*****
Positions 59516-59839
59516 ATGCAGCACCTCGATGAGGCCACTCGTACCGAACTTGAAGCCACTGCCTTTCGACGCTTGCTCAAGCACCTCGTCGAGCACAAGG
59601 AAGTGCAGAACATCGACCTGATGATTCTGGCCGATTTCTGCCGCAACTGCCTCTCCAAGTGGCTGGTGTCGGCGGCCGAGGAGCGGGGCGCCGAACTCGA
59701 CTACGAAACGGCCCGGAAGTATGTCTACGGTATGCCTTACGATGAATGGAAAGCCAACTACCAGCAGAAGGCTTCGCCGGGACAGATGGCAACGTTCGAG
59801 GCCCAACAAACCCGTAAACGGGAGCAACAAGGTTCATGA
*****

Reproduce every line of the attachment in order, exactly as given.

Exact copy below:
Positions 59516-59839
59516 ATGCAGCACCTCGATGAGGCCACTCGTACCGAACTTGAAGCCACTGCCTTTCGACGCTTGCTCAAGCACCTCGTCGAGCACAAGG
59601 AAGTGCAGAACATCGACCTGATGATTCTGGCCGATTTCTGCCGCAACTGCCTCTCCAAGTGGCTGGTGTCGGCGGCCGAGGAGCGGGGCGCCGAACTCGA
59701 CTACGAAACGGCCCGGAAGTATGTCTACGGTATGCCTTACGATGAATGGAAAGCCAACTACCAGCAGAAGGCTTCGCCGGGACAGATGGCAACGTTCGAG
59801 GCCCAACAAACCCGTAAACGGGAGCAACAAGGTTCATGA